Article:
When was the last time you did something that scared you?
The answer I hear from most people that answer me is they don’t remember.
They tell me about an instance of something that happened years ago.
In many instances in our lives, we build up walls to protect us from the things that scare us.
Being scared sucks.
Unless you are a teenager and you love rollercoasters.
In my early twenties, I had a sales job that tough.
I hated it.
I had to approach strangers and strike up a conversation.
I wrote my mother a letter sharing the challenges I was having.
I received a letter back from her, and she drew a picture of a squirrel on a branch. At the end of the branch was an acorn.
Underneath the picture, she wrote the following phrase:
You’ve gotta go out on a limb. That’s where the nut is.
I am by my nature an introvert.
I can be shy.
Sometimes I’m scared when I’m in a room full of strangers.
In those moments, I can be like the turtle who shrinks back into his shell.
Many people are deathly afraid of speaking in front of a crowd.
What’s the worst thing that could possibly happen to someone who speaks in front of a crowd?
Oh, that’s right. In some places in the world they throw rotten tomatoes at people who speak in public.
I’ve don’ my fair share of public speaking, and I have never once seen a rotten tomato hurled at my face.
However, speaking in public is one of the top ten fears many people have.
Jerry Seinfeld had a comedy bit about public speaking.
He noted that many people had a fear of dying.
He then shared that most people also have a fear of dying.
When it comes to a funeral, most people would rather be in the casket than speak from the pulpit.
Fears are ever-present in our lives.
Fears make us uncomfortable.
When we are scared by something, it is so viscerally unpleasant that we start to develop rules that will protect us from going through the horror again.
Most of the things we fear in life are phantoms.
The things we fear are unreal and will cause us no harm.
More often than not, when we allow our fears to prevent us from action, our fears rob us of something greater than we can receive in our lives.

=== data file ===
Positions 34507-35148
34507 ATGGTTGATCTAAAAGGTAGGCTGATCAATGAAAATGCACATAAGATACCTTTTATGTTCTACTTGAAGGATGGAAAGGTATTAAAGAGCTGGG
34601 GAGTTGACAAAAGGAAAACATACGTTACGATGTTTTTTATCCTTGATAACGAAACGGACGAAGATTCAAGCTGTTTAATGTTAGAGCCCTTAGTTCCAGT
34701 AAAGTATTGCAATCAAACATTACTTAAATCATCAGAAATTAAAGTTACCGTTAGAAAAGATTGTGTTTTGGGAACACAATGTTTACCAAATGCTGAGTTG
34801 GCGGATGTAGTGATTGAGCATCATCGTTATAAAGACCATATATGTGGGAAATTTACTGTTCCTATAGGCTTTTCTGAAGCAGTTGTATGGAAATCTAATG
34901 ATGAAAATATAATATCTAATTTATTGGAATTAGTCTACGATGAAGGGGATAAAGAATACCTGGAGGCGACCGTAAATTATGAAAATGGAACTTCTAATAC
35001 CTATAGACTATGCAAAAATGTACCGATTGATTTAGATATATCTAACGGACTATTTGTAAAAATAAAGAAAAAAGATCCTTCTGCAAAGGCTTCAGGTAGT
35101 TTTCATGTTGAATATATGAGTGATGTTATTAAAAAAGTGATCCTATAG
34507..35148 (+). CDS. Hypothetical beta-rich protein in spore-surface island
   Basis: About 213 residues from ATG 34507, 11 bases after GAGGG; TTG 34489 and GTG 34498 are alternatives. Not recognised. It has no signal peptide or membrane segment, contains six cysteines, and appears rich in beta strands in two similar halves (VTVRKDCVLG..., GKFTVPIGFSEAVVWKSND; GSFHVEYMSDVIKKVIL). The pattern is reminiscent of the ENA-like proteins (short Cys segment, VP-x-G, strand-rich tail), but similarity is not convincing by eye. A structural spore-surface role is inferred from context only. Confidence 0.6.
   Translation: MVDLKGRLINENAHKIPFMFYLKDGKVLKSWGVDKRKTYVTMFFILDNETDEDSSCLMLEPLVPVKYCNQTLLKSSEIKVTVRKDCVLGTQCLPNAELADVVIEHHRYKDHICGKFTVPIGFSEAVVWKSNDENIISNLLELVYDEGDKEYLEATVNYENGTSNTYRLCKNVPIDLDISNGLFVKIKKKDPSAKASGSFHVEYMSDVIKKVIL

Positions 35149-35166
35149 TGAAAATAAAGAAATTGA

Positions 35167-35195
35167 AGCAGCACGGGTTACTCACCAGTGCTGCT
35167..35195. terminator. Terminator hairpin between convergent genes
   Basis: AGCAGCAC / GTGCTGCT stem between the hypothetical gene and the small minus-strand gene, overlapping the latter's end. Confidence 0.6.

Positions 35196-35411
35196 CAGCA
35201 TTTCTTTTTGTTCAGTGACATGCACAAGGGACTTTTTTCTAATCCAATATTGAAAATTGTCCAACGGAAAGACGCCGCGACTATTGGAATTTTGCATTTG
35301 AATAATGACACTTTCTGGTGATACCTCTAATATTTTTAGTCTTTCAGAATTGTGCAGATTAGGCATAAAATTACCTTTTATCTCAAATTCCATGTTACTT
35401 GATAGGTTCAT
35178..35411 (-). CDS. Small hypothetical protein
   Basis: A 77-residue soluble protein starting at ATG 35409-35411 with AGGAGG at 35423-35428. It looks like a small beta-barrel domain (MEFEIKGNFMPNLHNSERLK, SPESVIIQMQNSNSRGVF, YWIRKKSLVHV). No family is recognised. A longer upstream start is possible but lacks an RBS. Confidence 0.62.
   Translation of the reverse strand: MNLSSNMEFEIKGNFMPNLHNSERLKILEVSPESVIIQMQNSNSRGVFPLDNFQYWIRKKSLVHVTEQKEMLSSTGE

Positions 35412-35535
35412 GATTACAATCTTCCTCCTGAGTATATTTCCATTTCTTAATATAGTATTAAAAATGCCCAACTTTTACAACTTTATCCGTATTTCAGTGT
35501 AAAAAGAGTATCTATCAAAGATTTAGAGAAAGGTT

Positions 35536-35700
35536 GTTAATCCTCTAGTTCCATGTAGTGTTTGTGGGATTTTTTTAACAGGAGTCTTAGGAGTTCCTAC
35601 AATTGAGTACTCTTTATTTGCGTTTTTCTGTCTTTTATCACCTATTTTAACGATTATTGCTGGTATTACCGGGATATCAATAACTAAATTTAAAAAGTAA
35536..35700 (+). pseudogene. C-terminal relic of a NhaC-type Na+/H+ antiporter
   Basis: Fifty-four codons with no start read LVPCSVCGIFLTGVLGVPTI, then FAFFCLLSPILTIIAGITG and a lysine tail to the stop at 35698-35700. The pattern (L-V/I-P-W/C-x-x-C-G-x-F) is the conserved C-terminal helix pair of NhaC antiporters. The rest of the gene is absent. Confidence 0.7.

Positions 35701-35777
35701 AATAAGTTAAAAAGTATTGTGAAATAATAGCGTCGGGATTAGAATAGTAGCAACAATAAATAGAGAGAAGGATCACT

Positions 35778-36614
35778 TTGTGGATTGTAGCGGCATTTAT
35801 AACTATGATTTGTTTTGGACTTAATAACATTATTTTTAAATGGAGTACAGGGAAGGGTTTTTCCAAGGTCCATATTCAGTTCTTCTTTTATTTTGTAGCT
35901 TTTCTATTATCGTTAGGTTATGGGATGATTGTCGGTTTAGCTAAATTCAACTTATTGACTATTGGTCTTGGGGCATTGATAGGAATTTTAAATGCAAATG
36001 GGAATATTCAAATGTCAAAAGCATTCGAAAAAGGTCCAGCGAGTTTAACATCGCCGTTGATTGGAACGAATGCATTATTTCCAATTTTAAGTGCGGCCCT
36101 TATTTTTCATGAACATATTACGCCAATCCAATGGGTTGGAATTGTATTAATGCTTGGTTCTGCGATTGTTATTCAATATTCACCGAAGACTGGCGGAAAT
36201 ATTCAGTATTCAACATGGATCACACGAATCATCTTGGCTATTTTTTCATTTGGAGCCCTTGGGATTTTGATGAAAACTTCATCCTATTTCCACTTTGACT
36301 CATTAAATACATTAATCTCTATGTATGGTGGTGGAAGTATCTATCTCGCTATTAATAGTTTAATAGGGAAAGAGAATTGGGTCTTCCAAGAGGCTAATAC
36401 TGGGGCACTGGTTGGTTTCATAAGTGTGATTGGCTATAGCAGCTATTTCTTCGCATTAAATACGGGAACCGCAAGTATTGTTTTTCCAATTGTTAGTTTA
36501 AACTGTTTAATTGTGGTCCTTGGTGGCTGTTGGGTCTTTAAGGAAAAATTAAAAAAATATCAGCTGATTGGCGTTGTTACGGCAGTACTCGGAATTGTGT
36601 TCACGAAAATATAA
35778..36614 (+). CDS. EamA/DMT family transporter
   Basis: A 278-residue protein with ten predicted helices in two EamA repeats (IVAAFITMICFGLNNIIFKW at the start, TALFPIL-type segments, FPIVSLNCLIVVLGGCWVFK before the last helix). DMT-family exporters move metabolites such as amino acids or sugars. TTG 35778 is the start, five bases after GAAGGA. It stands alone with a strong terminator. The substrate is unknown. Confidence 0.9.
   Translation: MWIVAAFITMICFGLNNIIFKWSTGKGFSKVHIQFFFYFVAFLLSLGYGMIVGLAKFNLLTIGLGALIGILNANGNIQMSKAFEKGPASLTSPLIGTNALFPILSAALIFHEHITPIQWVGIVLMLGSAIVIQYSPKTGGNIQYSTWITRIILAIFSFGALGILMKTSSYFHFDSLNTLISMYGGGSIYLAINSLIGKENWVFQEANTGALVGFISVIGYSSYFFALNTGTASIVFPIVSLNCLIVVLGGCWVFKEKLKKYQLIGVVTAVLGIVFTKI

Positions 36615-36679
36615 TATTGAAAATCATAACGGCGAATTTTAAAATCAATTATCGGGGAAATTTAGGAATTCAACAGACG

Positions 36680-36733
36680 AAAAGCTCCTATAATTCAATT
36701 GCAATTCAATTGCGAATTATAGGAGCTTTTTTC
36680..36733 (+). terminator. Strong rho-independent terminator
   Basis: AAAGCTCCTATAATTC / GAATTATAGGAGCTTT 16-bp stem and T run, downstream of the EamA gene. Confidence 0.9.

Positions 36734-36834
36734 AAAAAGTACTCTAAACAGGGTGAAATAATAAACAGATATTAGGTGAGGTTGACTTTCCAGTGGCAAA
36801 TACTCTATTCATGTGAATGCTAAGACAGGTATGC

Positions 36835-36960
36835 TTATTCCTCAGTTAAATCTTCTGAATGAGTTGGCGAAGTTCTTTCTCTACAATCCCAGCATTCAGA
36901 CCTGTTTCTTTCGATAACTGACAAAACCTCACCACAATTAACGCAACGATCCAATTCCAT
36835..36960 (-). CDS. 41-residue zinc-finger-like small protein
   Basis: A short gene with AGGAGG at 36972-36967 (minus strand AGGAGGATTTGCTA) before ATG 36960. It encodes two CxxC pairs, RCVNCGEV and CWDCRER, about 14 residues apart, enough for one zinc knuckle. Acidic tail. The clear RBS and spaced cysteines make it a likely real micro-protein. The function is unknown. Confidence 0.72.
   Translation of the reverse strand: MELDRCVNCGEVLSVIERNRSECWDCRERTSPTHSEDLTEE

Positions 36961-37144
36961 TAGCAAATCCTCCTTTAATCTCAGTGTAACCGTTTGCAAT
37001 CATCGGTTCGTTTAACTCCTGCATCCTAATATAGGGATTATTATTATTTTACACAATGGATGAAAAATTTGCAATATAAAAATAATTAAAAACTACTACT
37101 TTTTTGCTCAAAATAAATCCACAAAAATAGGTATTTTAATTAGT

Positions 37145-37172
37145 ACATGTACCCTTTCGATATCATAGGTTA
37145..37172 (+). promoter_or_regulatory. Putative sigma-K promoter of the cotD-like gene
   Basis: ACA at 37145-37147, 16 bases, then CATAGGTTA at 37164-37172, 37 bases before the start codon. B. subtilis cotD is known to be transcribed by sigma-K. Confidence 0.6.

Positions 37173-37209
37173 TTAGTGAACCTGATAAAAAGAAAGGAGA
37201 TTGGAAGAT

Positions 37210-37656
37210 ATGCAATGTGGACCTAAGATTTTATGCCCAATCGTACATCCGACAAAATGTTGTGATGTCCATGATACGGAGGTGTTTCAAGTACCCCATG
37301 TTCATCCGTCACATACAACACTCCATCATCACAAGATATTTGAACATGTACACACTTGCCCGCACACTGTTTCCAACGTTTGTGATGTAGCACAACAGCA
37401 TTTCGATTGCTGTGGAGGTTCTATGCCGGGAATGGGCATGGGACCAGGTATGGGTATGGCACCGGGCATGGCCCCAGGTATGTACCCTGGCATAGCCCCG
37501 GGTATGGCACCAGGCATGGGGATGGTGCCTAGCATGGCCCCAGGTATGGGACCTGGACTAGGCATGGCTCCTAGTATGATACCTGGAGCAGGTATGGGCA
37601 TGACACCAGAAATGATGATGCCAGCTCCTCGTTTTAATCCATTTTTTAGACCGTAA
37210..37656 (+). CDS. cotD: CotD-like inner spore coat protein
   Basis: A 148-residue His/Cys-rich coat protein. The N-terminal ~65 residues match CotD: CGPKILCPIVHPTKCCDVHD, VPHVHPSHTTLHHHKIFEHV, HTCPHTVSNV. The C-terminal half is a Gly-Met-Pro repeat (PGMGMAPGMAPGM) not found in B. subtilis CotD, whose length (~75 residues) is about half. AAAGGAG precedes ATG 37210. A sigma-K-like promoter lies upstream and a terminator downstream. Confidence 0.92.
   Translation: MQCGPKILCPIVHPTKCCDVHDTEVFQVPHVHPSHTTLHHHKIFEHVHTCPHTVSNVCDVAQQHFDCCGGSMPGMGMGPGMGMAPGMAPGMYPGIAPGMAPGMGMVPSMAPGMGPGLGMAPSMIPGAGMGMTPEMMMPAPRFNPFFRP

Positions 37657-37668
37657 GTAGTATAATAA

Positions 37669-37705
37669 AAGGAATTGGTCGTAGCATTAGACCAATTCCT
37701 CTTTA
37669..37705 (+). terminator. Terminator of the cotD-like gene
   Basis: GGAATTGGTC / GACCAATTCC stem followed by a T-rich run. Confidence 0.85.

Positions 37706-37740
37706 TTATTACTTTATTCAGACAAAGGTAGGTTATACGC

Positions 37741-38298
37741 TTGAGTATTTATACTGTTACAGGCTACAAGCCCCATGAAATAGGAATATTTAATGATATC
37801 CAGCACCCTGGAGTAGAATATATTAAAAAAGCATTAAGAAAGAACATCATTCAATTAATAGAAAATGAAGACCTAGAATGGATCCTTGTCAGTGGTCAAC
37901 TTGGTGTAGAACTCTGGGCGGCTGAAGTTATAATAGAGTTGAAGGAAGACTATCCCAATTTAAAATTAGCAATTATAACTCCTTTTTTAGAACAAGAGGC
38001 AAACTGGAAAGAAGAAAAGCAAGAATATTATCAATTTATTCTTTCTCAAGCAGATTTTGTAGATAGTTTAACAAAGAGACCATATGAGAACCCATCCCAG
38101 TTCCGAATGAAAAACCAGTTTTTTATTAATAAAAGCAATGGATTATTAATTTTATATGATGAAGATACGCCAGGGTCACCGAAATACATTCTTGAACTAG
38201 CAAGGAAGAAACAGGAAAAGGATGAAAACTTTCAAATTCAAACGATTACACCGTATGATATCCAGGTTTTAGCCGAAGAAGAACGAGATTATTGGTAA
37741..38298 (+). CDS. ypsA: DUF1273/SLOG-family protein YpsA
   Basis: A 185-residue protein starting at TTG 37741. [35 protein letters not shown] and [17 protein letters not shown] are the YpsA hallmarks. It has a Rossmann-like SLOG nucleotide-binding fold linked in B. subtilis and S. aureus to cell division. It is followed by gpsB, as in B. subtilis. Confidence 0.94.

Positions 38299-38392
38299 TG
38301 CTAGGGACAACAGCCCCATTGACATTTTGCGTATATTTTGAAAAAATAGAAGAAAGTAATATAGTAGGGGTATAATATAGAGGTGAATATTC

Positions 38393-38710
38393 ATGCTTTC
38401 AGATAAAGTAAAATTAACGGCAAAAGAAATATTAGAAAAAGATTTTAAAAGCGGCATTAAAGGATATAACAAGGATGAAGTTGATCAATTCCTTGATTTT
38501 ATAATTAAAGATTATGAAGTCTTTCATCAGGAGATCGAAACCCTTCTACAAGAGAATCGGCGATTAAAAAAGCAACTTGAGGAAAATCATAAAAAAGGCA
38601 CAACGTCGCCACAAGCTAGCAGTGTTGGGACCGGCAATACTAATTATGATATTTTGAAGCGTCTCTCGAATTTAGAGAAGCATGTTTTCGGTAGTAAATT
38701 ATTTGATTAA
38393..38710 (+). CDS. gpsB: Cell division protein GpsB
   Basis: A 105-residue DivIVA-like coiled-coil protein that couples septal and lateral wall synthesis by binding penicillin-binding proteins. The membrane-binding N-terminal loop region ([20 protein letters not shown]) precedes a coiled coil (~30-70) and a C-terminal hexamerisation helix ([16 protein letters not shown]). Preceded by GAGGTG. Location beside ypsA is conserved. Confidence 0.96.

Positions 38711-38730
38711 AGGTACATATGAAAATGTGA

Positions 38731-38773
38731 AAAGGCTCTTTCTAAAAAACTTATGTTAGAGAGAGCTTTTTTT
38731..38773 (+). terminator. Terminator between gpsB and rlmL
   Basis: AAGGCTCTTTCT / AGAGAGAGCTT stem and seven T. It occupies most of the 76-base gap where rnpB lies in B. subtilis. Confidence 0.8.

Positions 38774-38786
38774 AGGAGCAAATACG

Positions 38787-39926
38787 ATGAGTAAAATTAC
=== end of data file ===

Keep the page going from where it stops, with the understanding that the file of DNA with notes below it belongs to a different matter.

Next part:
Inaction caused by fear is probably the number one reason why people who start a career in sales fail to make any real money.
I’ve one of those nutty people who enjoys public speaking.
I recognized many years ago that speaking was a very valuable skill.
In fact, I’ve made a lot of money from speaking.
I once did a presentation that created more than $15,000 in revenue from that presentation.
With that context, I’ve made it a conscious effort to try to improve my public speaking skills.
A year ago, I was attended a speaker training.
The trainer shared some advice from the prolific rapper Snoop Dog.
Don’t be nervous. Be of service.
Here’s the thing to realize. Most people who are scared when they speak in public are only thinking of one person.
Which is the worst thing to do.
When public speakers focus on the audience members and how the audience can be served by the talk, the public speakers give good presentations.
Isn’t that a fantastic thing to think about?
What can I say that will be of service to my audience?
Service to the audience.
Bringing something valuable to the audience.
That’s what’s important.
Which brings me back to the drawing of the squirrel that my mother drew for me.
When was the last time I went out on a limb?
When was the last time I did something that scared me?
I listened to an interview with Sara Blakely, the founder of Spanx.
Sara makes it a habit to do something that scares her daily.
If she doesn’t feel, fear she doesn’t feel alive.
There’s a lesson there that we can all learn from.
Earlier this year I read the book Do It Scared by Ruth Soukup.
I thoroughly enjoyed the book.
However, at the end of reading the book I said to myself. I don’t remember the last time I was scared.
I realized that the reason I had not felt fear in a long time was because I had not done anything in a long time that had intimidated me.
I had stopped doing things that challenged me.
Which led to results that I’m a bit ashamed to admit.
I had become a bit bored with my life.
I had become Milk Toast.
I had stopped living an exciting life because I had stopped challenging myself.
I had become complacent.
This was not a life I wanted anymore.
I wanted to live again.
I’ve reengaged with a life that challenges and scared me regularly.
I love my life again.
Tomorrow, I’ll do something that scares me.
I’ll face my fears.
Who knows what will happen.
Maybe I’ll move past the fears, or perhaps I’ll scamper away in terror.
One thing will be certain.
I will go back to those fears the next day until I move past that fear.
It will be glorious.
I will push myself to destroy the phantoms that haunt me.
Once I get past the things that scare me, I’ll be rewarded for rising above my fears.